I wanted, as I'd expressed to my brother and parents, to help out in the local schools, working with teenagers at the high school level by offering tutoring or other assistance. However, no program that could facilitate that, so far as I knew, existed.
This April, I had the good luck to interview a young woman who'd been chosen as the commencement speaker for Major University's Class of 2008. While the subject of the article I was writing had originally been her speech, the focus soon shifted to include her post-graduation plans.
She spoke to me extensively of a group called Teach for America, a prestigious and competitive institution that sends some of America's brightest young scholars, all of them college graduates, to the country's most impoverished regions. After rigorous training extending through most of the summer (which she's likely still undergoing right now), participants are certified as public school teachers and placed for a two-year commitment in a school system while making a teacher's salary.
The young woman I interviewed was headed to Baton Rouge, and, in the story that had landed so serendipitously in my lap, I'd found what I was looking for.
I will, during my Senior Year, apply to Teach for America and, if accepted, request placement in New Orleans or the surrounding area.
The positions are extremely coveted, though, so over the next two school years I will have to build my GPA and secure leadership positions both on and off campus. 2008's commencement speaker had a grade point average close to my own, far from spectacular, a fact that gives me heart.
After two years in Louisiana (or, should I fail to satisfy that particular ambition, after I graduate), I will begin to search for employment.
I'd like a job that will allow me to move around a lot. I became accustomed to packing up and going every one to two years during late middle school and all throughout high school, and, while this had some very serious disadvantages, I was able to meet a huge diversity of people and experience lifestyles in very different environments.
I hope that will continue.
I do have in mind several places I wish to go.
I have an interest in Texas and would love to live there for a time. I wouldn't say no to temporarily residing in California, which I find an intriguing state simply because it's so different from where I grew up and where I live currently. I am enamored with thoughts of Upstate New York, though I've never actually been there.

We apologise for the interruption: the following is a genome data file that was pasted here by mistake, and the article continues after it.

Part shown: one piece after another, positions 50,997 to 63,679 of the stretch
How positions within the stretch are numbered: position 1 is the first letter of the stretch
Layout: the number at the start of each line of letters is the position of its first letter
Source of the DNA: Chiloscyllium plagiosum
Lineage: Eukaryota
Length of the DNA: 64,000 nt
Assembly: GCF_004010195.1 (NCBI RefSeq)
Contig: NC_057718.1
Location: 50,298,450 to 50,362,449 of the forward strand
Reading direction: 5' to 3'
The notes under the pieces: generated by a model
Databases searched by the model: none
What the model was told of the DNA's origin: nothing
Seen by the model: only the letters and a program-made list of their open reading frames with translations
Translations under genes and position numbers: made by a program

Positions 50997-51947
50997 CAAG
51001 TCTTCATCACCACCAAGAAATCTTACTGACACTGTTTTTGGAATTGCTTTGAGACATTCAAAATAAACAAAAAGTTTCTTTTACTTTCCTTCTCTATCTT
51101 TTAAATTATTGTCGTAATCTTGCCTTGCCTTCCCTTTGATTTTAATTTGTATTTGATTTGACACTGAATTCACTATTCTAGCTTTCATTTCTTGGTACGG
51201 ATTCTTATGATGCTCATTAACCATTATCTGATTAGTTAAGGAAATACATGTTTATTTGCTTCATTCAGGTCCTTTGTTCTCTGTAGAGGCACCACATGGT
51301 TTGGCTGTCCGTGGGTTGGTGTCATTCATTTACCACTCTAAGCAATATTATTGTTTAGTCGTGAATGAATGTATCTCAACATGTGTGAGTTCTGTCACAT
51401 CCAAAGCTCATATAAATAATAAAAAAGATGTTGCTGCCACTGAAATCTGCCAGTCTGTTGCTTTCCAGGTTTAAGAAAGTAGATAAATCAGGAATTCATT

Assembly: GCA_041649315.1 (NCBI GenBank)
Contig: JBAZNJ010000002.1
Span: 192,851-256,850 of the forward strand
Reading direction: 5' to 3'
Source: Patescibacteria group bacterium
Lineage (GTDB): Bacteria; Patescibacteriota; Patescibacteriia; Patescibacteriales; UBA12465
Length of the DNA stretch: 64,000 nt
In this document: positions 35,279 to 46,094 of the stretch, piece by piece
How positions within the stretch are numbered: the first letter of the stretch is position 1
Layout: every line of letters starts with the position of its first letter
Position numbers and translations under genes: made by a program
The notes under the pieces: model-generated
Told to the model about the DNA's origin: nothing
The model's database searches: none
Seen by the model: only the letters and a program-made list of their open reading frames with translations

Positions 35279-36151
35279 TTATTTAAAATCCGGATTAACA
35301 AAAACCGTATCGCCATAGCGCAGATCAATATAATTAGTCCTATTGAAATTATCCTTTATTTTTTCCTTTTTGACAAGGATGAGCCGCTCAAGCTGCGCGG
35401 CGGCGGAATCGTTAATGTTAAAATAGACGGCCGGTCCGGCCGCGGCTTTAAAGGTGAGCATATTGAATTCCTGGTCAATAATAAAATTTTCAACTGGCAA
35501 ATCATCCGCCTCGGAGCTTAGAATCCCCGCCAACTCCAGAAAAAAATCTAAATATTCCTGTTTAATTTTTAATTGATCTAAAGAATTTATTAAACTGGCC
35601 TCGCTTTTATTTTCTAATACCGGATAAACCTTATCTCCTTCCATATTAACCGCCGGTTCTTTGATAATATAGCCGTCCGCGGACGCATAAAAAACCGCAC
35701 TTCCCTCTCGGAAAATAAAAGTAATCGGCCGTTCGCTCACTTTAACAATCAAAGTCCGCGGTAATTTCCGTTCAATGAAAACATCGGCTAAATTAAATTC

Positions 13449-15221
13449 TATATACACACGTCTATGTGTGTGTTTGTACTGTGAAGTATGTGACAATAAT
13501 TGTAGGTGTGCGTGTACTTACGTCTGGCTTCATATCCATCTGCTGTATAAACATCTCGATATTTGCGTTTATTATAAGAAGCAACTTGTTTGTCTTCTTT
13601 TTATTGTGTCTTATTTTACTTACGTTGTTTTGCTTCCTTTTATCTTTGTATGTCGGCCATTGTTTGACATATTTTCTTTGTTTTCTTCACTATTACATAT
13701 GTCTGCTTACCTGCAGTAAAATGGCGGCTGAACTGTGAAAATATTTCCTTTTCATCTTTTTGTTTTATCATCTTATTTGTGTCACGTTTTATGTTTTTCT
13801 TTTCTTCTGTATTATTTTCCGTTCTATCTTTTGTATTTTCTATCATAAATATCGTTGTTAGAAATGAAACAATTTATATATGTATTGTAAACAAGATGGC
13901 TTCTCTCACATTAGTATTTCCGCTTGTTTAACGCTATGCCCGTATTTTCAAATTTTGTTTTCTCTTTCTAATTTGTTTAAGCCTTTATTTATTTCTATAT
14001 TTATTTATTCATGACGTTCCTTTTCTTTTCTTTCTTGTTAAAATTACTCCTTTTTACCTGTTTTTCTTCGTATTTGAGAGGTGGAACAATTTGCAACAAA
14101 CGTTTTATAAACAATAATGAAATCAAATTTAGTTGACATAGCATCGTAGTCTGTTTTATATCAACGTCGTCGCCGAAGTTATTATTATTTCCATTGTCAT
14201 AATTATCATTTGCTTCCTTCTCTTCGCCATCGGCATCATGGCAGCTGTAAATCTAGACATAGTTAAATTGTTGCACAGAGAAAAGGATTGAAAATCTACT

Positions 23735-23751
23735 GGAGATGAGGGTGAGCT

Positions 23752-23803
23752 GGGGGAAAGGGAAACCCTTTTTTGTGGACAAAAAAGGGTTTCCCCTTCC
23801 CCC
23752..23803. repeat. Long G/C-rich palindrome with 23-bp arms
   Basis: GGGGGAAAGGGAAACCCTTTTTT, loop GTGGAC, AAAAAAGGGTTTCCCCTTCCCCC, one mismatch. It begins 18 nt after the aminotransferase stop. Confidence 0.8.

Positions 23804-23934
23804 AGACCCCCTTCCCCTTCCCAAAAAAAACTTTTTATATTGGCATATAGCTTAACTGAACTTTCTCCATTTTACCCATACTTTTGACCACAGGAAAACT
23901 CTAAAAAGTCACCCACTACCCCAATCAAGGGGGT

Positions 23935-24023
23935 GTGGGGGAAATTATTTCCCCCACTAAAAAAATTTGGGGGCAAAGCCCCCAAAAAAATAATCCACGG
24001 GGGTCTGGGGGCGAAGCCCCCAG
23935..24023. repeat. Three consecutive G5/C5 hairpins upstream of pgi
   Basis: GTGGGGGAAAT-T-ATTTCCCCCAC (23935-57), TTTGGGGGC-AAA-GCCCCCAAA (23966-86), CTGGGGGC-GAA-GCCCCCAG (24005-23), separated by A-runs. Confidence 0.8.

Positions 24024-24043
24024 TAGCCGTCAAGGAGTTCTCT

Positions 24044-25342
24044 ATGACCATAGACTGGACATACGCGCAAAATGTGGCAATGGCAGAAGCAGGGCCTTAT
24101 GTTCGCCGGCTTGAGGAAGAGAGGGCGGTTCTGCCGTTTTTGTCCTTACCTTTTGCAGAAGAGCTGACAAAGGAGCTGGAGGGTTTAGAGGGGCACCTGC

I have a fascination with the state of Ohio that I can't quite explain.
I am also somewhat in love with Florida.
The South is dynamic and rapidly growing into the dominant part of the country, an economic, societal, and, very importantly for our political climate, electoral powerhouse that will eclipse the North with the next census in 2010.
Florida and Texas have become the titans that Pennsylvania and New York once were, and yet while the two latter states continue to bleed industry and people, the two former have some of the fastest-growing economies and populations in the country.
Florida is already the nation's most pivotal swing state, and, with the massive influx of immigrants to its borders, demographics in the state of Texas will have changed dramatically enough within the next thirty years to make the electoral mammoth of the Deep South a highly-competitive bloc in presidential elections.
In 2032, Florida will have 36 electoral votes and Texas 42 to Pennsylvania's 17 and New York's 25. In other words, the South is where things are happening. It's the nexus of everything, the mutating center of the gargantuan American empire.
Not living there at all at such an important time in the nation and region's history, during the transfer of power from Yankee to Dixie, seems silly. It is something to be seen and remembered. It is something to be savored and marveled at.
Of course, I can't imagine actually staying there, staying here. When I do permanently settle, it will be somewhere in the North. The heavily-forested hills, the fields awash in wildflowers, the surging mountains, the torrid snowfalls of my native region call to my heart. I can never fully leave them, nor could I conceive of rearing a family in the Southern states. It just seems too unnatural.
The North, even drained of its influence and a good deal of its residents, is my home. At least then it'll be quieter.
I doubt I'll go back to Native State, which can technically be considered part of the South anyway. It's not what it used to be to me.
You never know, though; anything could happen.
As Thomas said to me one night in 2005, when he was ten years old, "Nowhere feels like home anymore."
That is one of the more regrettable consequences of moving around constantly.
I suppose you just keep going until you find somewhere that feels right. I really hope I do.